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Zwiebelchen

Difficulty - a graph of my PotD playthrough

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So, I recently finished the game on PotD with my Monk (full tank) PC. Rest of the party was Aloth, Eder (specced as offtank), GM, Hiravius, Durance.

 

This is how the perceived difficulty of the game looked like, documented by level and notable landmarks.

 

Notice that I didn't do the second and third set of bounties, as I didn't want to trivialize the game further after reaching Dyrford Village.

 

1.05 happened around level 6 for this party. As 1.05 mostly nerfed some OP spells, it's expected the game got slightly harder in those lower levels.

 

 

Discussion:

- Difficulty is mostly fine until reaching later parts of Defiance Bay:

Gilded Vale wilderness content and dungeons are challenging, The Raedric's Hold final battle is great, the first levels of Od Nua are actually challenging at their designated levels. The first set of bounties at level 7 is nuts. Two of the bounty battles took me dozens of reloads to win. Awesomesauce!

- Most major battle zones of Defiance Bay are challenging enough: Catacombs, Sanitarium, several event battles in houses, Lighthouse island

--------------------------

- And then everything goes downhill. First major drop of difficulty happens at Heritage Hill. Compared to almost every single battle before Heritage Hill, there is a huge drop in difficulty here. You can mostly blaze through all of the battles except for the one guarding the tower outside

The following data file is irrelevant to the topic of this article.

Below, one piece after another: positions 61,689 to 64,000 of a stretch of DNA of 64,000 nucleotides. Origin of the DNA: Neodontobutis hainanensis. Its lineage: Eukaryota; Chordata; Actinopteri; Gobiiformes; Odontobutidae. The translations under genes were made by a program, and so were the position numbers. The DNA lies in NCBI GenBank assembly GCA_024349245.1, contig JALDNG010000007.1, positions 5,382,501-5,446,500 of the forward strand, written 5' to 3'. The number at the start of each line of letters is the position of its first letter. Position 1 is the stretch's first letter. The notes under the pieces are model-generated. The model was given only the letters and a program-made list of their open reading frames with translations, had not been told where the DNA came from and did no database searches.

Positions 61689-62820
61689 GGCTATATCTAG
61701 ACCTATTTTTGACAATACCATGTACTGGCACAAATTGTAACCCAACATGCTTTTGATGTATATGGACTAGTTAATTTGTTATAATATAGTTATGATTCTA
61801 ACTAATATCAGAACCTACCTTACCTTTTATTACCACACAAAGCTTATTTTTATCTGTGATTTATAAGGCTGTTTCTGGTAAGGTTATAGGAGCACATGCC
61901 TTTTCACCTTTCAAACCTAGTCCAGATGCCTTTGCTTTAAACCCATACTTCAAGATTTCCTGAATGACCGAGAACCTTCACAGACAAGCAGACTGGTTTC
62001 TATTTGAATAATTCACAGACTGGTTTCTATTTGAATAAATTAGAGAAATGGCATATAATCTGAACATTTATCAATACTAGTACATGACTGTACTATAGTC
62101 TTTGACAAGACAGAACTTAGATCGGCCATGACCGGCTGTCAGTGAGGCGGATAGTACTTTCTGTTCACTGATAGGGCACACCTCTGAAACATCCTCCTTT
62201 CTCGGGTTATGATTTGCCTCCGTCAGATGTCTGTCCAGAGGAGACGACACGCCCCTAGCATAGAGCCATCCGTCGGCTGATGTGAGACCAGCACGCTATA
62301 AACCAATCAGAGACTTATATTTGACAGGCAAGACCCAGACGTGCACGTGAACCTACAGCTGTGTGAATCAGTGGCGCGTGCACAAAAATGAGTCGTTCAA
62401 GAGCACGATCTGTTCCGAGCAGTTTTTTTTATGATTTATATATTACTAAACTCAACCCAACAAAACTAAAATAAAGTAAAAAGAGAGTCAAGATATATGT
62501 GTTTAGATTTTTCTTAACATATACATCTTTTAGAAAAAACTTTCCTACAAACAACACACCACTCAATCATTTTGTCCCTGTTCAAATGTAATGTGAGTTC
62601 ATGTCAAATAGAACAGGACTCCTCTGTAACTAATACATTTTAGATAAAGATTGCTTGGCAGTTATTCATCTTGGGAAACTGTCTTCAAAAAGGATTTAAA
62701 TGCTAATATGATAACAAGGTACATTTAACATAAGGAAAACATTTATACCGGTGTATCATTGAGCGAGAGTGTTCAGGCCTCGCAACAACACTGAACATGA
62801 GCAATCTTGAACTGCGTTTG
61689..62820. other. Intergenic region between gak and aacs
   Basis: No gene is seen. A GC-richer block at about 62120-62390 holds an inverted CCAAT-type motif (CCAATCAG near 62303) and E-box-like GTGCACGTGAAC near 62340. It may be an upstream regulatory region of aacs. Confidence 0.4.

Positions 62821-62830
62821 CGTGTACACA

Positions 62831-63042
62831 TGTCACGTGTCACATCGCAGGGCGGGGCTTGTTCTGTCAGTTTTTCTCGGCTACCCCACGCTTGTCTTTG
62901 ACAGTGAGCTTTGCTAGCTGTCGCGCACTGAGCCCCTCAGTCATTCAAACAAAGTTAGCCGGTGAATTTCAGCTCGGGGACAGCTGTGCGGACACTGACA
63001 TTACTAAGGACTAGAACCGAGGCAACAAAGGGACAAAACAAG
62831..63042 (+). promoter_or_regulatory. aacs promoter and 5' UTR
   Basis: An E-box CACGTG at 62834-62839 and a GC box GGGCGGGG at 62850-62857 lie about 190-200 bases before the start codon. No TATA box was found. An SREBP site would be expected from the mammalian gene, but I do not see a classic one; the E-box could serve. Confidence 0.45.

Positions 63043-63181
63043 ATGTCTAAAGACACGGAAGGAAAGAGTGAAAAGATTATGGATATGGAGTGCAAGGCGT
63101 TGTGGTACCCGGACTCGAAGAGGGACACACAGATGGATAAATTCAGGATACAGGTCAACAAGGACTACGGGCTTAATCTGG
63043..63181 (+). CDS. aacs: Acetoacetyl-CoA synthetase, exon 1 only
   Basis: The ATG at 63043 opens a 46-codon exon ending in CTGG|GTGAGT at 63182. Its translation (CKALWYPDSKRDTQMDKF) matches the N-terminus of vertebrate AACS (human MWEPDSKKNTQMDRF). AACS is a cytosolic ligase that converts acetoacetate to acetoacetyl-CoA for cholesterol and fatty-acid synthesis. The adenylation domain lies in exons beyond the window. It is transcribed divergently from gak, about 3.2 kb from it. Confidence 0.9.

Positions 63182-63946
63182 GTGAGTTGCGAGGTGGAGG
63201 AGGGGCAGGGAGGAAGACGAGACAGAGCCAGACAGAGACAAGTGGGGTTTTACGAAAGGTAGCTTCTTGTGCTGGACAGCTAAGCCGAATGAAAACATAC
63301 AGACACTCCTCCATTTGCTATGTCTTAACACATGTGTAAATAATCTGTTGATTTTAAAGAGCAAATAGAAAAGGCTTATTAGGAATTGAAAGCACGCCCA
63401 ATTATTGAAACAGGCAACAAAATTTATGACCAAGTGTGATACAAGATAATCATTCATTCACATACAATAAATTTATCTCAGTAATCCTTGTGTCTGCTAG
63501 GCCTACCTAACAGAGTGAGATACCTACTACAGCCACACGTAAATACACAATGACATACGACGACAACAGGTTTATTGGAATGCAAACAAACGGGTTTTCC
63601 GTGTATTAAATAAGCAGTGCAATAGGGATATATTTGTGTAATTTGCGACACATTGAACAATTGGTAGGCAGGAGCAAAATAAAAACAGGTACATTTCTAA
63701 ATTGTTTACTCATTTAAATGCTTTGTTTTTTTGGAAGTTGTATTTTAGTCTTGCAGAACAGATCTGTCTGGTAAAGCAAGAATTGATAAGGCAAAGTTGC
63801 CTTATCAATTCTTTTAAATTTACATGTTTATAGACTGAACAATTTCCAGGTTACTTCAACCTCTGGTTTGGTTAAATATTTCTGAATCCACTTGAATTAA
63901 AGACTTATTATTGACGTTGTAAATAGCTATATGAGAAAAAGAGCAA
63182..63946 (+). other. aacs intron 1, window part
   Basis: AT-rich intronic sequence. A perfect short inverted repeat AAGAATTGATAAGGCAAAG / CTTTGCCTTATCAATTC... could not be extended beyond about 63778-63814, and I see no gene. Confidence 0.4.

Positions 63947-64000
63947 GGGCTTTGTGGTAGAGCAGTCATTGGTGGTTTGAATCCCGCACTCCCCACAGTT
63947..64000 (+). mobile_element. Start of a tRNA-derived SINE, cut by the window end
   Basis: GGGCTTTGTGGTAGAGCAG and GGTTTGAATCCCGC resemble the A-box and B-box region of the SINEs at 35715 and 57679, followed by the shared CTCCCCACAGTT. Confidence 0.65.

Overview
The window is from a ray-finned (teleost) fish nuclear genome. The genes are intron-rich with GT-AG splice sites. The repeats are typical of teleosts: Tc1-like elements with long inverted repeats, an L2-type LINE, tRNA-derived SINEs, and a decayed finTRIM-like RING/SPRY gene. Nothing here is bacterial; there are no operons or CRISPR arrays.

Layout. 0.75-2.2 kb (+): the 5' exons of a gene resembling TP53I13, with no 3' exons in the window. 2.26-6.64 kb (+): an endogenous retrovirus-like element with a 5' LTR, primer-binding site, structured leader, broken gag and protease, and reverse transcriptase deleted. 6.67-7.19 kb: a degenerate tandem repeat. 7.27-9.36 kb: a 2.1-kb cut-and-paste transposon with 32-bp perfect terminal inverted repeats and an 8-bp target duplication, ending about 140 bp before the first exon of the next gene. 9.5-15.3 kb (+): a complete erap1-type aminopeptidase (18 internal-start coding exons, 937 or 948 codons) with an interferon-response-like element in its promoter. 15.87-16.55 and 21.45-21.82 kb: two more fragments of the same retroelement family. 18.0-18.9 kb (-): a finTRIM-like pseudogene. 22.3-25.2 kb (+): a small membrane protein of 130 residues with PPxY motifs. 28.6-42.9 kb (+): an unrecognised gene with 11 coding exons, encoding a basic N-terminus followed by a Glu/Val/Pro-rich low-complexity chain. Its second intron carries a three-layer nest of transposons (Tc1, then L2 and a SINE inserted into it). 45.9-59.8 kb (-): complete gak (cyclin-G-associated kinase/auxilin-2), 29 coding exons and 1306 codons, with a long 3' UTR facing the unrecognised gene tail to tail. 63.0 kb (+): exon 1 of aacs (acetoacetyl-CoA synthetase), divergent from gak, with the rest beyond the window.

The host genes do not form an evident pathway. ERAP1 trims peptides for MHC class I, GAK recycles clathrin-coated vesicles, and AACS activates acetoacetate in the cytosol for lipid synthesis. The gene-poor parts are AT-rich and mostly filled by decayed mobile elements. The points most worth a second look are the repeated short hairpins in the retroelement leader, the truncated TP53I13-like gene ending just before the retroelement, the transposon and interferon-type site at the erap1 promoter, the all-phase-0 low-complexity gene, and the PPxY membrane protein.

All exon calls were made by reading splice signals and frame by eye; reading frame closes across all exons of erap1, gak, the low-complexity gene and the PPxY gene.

- Dyrford Village and surroundings have a huge drop in difficulty to almost ridicolous levels. I could suddenly equip my tanks with 2H weapons, switch to lighter armors and overall could do well just auto-attacking everything

- The only noticable spike of difficulty after reaching Dyrford village at level 8/9 were the lowest levels of Od Nua. Everything was a breeze.

 

 

 

Conclusion:

Twin Elms and Dyrford village are heavily undertuned. Up until this point, the game is almost perfectly balanced. The crit path needs a severe buff in difficulty. Considering Dyrford village was part of the Backer Beta (and thus, the most tested content in the game), I can not understand why the Dyrford village content is so ridicolously easy, compared to everything that comes prior to Dyrford.

It's also worth mentioning that there is a severe flood of unique items happening once you reach Dyrford Village.

Have you considered leaving certain things like the bounties which you yourself stated required reloads they were that hard for later or even not at all?  They give quite a bit of xp and so may get you overlevelled for the point of the game you are at.  Remember, the devs need to balance these games not only for those who do everything but also for those who don't do everything and without level-scaling this means not making it too hard just in case the player hasn't levelled up too much, or as in the case with these games where quests can often be done in different order meaning that one person might do one quest first and another a different one, with their levels being different for when they finally get to the same quest.  This issue cropped up in BG2 especially if you did all the sidequests in Athkatla and surroundings as they were all made available at the same time which meant they were all the same difficulty but by the time you finished the last sidequest you could be substantially higher level than intended, but I liked having all those quests open to me to pick and choose as I liked and I would not want level scaling in as it made the world feel real and my character like he was actually getting more competent.... *shrug*